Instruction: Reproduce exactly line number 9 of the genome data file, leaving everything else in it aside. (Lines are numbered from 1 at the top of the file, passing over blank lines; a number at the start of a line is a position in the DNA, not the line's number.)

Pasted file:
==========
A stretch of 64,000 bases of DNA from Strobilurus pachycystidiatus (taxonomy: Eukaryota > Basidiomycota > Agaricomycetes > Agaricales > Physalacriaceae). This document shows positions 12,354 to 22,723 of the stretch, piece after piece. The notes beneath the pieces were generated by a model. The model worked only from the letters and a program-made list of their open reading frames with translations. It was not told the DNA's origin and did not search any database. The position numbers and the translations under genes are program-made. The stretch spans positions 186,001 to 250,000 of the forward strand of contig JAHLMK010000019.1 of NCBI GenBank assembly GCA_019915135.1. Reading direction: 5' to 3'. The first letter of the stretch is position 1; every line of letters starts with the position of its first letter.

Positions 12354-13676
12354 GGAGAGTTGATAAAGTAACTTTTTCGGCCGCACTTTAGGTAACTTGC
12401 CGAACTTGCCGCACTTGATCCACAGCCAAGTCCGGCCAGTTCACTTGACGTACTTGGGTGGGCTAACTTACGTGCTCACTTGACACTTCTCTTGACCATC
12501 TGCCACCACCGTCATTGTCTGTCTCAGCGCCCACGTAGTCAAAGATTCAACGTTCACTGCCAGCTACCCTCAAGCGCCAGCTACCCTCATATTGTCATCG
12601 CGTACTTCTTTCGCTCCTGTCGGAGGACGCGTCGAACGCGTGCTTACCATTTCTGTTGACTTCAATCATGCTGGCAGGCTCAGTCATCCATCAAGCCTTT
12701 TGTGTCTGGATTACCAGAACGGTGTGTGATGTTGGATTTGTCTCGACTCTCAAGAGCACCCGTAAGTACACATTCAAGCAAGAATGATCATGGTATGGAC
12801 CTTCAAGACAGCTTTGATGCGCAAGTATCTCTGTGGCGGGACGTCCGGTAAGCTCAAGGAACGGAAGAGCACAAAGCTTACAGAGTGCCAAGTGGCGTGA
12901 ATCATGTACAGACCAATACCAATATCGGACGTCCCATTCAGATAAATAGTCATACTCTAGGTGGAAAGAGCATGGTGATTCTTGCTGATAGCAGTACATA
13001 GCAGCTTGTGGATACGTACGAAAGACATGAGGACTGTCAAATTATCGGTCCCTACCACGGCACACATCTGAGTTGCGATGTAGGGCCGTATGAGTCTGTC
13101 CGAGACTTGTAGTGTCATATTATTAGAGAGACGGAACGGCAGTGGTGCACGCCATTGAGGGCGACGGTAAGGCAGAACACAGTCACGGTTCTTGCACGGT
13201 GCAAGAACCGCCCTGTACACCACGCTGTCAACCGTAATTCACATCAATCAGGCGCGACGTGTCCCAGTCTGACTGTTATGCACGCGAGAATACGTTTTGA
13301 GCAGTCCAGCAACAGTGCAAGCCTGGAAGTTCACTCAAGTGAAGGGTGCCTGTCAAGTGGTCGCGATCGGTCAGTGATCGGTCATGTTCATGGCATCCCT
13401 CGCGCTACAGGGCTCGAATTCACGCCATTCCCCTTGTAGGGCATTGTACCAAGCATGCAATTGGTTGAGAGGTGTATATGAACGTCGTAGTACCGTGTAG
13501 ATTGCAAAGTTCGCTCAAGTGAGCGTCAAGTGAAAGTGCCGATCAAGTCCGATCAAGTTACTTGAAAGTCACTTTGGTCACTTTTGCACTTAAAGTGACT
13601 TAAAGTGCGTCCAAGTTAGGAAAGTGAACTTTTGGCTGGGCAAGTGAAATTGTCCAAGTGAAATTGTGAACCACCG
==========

12901 ATCATGTACAGACCAATACCAATATCGGACGTCCCATTCAGATAAATAGTCATACTCTAGGTGGAAAGAGCATGGTGATTCTTGCTGATAGCAGTACATA